Gravelle was sentenced by the state court in November 2015. The petitioner concedes that he has not filed a direct appeal or initiated a post-conviction proceeding in the state court. Thus, it is virtually certain that he has not exhausted any federal constitutional claim relative to his judgment of conviction and this federal habeas action is premature. Accordingly, Gravelle will be required to show cause why this action should not be dismissed because of his failure to exhaust any claim in state court.

         II. The Filing Fee and Required Amendment

         In addition to the lack of exhaustion, multiple procedural errors are apparent in this action.

         First, Gravelle has not properly commenced this habeas action by either paying the standard filing fee or filing a complete application for leave to proceed in forma pauperis (“IFP”). He submitted a petition and IFP application on forms used by the state court. The federal IFP application for prisoner and petition for writ of habeas corpus pursuant to 28 U.S.C. § 2254 required in this federal district court differs greatly from the IFP application and petition used in Nevada state courts.

         To proceed in a federal habeas action without paying the standard filing fee, LSR 1-1 and § 1915 provide that a prisoner must submit the court's form IFP application for incarcerated litigants. LSR 1-2 and § 1915 specifically require that three items be submitted with a prisoner's IFP application: (1) a financial certificate signed by an authorized officer of the institution in which he or she is incarcerated, (2) a copy of his or her inmate trust account statement for the six-month period prior to filing, and (3) a signed financial affidavit showing an inability to prepay fees and costs or give security for them. Gravelle must either pay the $5 filing fee or submit a complete IFP application with all required attachments within 45 days from the date of this order.

         Second, Gravelle incorrectly filed his petition on the state court's form. The petition states that he is challenging a state court judgment of conviction, so the only proper basis for his claims is 28 U.S.C. § 2254. See White v. Lambert, 370 F.3d 1002, 1005-07 (9th Cir. 2004), overruled on other grounds by Hayward v. Marshall, 603 F.3d 546, 555 (9th Cir. 2010) (en banc). Unlike a complaint in other civil cases, a petition for writ of habeas corpus must be submitted on the court's approved form, or be in substantial compliance with the federal form. LSR 3-1; see also Habeas Rule 2(d). The form instructs a petitioner to provide answers pertaining to various procedural matters, such as procedural default and exhaustion. Gravelle must, within 45 days of the date of this order, file an amended petition on the correct § 2254 form.[2]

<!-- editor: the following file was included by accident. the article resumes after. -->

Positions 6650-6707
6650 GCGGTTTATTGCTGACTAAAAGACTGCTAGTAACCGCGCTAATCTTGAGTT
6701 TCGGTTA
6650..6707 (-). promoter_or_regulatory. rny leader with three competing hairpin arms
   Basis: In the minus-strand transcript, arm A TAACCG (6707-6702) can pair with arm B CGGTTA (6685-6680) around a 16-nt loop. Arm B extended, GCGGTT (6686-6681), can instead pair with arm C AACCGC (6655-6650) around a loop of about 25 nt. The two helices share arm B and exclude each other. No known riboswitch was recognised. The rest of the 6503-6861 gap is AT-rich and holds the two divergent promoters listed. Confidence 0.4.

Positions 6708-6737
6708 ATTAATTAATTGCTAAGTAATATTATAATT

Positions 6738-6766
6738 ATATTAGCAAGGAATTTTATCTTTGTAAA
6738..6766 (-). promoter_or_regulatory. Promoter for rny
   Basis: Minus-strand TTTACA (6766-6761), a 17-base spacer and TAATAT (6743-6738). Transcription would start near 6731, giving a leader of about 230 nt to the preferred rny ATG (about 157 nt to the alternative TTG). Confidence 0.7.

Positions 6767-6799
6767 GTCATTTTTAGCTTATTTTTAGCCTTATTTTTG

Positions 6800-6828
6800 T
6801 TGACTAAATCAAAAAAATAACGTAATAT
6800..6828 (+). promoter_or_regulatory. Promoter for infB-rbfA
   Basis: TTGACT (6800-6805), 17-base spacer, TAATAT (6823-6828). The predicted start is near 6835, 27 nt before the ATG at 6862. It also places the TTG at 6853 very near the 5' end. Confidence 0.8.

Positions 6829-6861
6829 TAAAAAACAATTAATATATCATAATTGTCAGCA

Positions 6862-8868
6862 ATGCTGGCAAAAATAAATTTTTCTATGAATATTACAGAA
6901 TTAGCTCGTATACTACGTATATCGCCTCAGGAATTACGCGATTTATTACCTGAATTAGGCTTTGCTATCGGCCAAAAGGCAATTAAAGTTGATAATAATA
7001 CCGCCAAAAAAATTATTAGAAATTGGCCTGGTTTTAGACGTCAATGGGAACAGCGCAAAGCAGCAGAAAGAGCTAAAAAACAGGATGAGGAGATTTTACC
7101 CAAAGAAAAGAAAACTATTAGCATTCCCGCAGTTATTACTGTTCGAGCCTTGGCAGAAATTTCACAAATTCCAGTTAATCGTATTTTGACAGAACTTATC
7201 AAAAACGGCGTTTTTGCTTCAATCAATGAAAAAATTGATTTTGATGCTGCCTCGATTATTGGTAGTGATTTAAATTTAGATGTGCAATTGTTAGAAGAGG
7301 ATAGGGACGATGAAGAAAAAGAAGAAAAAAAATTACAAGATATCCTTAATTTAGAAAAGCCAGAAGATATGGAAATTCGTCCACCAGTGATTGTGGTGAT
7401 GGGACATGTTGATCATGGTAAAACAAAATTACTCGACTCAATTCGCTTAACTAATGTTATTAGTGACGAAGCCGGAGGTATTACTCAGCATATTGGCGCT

Third, the petition does not name a proper respondent. Instead, he has generically named the State of Nevada. Habeas Rule 2(a) states that, when a petitioner is “in custody under a state-court judgment, the petition must name as respondent the state officer who has custody.” Typically, this is the warden of the correctional facility where a petitioner is housed. Failure to name the proper respondent strips the court of personal jurisdiction. Ortiz-Sandoval v. Gomez, 81 F.3d 891, 894 (9th Cir. 1996). As such, any amended petition must name the correct respondent.

         If Gravelle chooses to file an amended petition, he must do so within 45 days of the date of this order. This is in addition to resolving the filing fee and responding to the order to show cause. The amended petition should set forth the claims in short and plain terms, simply, concisely, and directly. This means that Gravelle should avoid legal jargon and conclusions. Instead, he should summarize the information he believes to be relevant in his own words for each claim asserted. ...